Chapter 35, “Full-Text Searching,” introduces the Verity search engine. Verity provides a mechanism that performs full-text searches against all types of data. The Verity engine is bundled with the ColdFusion Application Server, and the <cfindex> and <cfsearch> tags provide full access to Verity indexes from within your applications.

Chapter 36, “Event Scheduling,” teaches you to create tasks that execute automatically and at timed intervals. You also learn how to dynamically generate static HTML pages using ColdFusion's scheduling technology.

In Chapter 37, “Managing Your Code,” you learn about coding standards, documentation, version control, and more, as well as why these are all so important.

Continuing with the topic of coding standards, Chapter 38, “Development Methodologies,” introduces several popular independent development methodologies designed specifically for ColdFusion development.

Part V—Appendixes

Appendix A, “Installing ColdFusion MX and Dreamweaver MX,” goes over system, hardware, and operating-system prerequisites and explains how to install both products. Installation of the sample applications used in this book is also explained.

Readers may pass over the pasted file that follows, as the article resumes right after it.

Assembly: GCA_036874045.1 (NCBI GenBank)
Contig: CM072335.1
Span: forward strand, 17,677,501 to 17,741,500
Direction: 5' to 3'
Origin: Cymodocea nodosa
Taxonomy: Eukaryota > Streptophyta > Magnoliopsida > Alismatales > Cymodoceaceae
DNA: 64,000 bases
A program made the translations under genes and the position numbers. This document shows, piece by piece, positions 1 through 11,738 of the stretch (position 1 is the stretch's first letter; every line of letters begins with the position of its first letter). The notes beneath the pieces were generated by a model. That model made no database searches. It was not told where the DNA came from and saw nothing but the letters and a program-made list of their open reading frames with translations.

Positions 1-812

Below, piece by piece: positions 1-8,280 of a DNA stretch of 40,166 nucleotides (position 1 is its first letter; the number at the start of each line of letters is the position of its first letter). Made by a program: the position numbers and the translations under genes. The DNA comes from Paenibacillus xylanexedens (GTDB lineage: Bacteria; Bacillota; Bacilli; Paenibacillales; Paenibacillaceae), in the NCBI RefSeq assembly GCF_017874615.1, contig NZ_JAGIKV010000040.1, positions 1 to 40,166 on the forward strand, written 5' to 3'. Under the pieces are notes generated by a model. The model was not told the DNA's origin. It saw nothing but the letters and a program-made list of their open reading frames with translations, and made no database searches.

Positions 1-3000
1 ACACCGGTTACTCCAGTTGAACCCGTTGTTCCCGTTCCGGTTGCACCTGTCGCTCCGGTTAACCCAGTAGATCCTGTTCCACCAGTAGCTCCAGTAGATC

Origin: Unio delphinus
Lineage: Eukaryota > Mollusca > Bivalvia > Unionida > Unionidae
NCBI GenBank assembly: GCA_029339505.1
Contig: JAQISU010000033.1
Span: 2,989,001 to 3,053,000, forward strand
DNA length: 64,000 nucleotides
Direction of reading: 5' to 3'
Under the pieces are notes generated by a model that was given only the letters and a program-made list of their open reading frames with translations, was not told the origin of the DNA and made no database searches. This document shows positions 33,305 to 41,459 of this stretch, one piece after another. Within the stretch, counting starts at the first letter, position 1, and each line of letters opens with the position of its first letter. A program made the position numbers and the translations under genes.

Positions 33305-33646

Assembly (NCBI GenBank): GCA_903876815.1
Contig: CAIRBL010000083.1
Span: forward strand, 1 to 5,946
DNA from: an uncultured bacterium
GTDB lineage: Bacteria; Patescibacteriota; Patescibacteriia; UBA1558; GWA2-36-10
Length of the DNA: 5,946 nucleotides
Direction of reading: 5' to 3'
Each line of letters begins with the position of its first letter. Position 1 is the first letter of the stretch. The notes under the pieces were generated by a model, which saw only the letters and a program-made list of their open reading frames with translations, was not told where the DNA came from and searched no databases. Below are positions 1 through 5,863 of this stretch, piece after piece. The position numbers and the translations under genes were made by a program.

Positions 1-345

Appendix B, “ColdFusion Tag Reference,” is an alphabetical listing of all CMFL tags and descriptions, complete with examples for each and extensive cross-referencing.

Appendix C, “ColdFusion Function Reference,” is a complete listing of every CFML function organized by category, complete with examples for each and extensive cross-referencing.

Appendix D, “Special ColdFusion Variables and Result Codes,” lists every special variable, prefix, and tag result code available within your applications.

Appendix E, “Verity Search Language Reference,” is a complete guide to the Verity search language. Using the information provided here, you will be able to perform incredibly complex searches with minimal effort.

Appendix F, “ColdFusion MX 7 Directory Structure,” explains the directories and files that make up ColdFusion MX 7, providing lots of useful tips and tricks in the process.

Appendix G, “Sample Application Data Files,” lists the format of the database tables used in the sample applications throughout this book.


The accompanying CD-ROM contains everything you need to start writing ColdFusion applications, including:

  • ColdFusion MX 7 (can be used as an Evaluation Version or as a Developer Edition).

  • Evaluation edition of Macromedia Dreamweaver MX 2004.

  • Evaluation edition of Macromedia Flash MX 2004.

  • Source code and databases for all the examples in this book

  • Electronic versions of all chapters in Part IV, Advanced ColdFusion.

Any versions of Coldfusion MX 7 not included on this CD-ROM can be found on the Macromedia Web site.

So turn the page and start reading. In no time, you'll be creating powerful applications powered by ColdFusion MX 7.